Unified Korean teams bid for glory in Indonesia

Six months ago, athletes from the Democratic People's Republic of Korea and the Republic of Korea paraded together under the Unification Flag at the PyeongChang 2018 Opening Ceremony.

It was a symbolic moment, which IOC President Thomas Bach admitted gave him "goosebumps".

On Saturday, the joint Korean march will be repeated at the Asian Games Opening Ceremony in Jakarta, Indonesia.

TEAM-MATES AND ADVERSARIES

The two Koreas have marched together at previous Asian Games, in 2002 and 2006.

But, taking the lead from the women's ice hockey team in PyeongChang, this is the first time athletes from the nations will compete together at an Asian Games.

In Indonesia, there are combined crews in men's and women's rowing and canoeing.

There is also a unified Korean women's basketball team, which starts off against the hosts in the preliminary round later on Wednesday.

The two Koreas faced each other in friendly matches in the North Korean capital Pyeongyang last month, meeting for just the fourth time in 15 years.

Players from the two Koreas greet each other during the inter-Korean women's basketball friendly in Pyeongyang on July 4, 2018
Players from the two Koreas greet each other during the inter-Korean women's basketball friendly in Pyeongyang on July 4, 2018Players from the two Koreas greet each other during the inter-Korean women's basketball friendly in Pyeongyang on July 4, 2018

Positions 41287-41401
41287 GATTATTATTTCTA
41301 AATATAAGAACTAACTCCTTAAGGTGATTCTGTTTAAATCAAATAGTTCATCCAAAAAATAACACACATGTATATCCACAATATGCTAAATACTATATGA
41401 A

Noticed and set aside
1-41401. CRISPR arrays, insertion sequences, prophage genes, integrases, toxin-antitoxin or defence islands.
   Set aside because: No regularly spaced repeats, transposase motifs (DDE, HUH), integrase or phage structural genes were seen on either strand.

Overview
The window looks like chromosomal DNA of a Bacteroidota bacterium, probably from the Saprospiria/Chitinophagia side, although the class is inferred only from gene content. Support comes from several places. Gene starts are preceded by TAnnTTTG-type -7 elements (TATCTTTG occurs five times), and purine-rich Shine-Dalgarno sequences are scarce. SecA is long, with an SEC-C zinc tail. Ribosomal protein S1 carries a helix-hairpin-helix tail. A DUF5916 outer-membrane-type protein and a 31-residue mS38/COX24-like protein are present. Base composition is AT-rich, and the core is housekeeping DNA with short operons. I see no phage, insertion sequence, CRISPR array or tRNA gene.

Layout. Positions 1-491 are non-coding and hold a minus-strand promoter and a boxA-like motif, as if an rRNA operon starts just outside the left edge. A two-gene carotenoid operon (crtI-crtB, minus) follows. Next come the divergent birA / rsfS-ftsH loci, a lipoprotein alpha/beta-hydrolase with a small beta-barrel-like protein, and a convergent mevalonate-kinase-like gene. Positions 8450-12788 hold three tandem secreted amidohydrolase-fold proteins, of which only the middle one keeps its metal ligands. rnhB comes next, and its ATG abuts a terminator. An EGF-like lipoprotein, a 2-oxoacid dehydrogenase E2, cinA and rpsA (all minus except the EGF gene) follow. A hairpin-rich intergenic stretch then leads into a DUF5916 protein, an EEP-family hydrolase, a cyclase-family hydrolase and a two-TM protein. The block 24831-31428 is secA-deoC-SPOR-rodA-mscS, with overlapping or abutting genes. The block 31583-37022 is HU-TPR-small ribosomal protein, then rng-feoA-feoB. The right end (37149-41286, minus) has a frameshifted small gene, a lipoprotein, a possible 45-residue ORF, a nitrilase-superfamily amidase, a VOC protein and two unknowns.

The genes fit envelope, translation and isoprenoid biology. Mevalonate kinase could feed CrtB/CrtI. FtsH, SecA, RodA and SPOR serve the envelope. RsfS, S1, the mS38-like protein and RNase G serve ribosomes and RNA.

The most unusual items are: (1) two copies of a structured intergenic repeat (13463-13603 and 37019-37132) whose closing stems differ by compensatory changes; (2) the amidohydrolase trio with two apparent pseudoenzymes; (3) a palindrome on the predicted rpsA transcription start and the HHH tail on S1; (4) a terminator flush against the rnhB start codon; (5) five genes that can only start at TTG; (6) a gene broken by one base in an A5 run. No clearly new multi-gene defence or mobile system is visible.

Meanwhile, the first inter-Korean match has already taken place in Jakarta.

It went the way of the Republic of Korea who defeated DPR Korea 39-22 in the women's handball prelims taking place before Saturday's opening ceremony.

SPORT AND RECONCILIATION

Relations between the two Koreas have ebbed and flowed over the years.

North Korea boycotted the 1998 Olympic Games held in the South Korean capital Seoul, but three years later they competed as a combined team for the first time at the World Table Tennis Championships.

The Sydney 2000 Olympics saw the first of several joint marches at an opening ceremony, but Torino 2006 was the last until PyeongChang.

The two countries have used sport as a means of dialogue and diplomacy, especially in recent months.

The unified Korea women's ice hockey team may have lost all of their matches at the Winter Olympics, but the message of hope they conveyed was far greater than the results.

And the one goal they did manage in PyeongChang was perhaps the most joyfully received moment of the Games.

If a combined team was to win Asian Games gold, the traditional folk song ‘Arirang’ – considered the unofficial unified Korea anthem – would be played at the victory ceremony.

There will be many people hoping to hear that played before the event ends on September 2nd.

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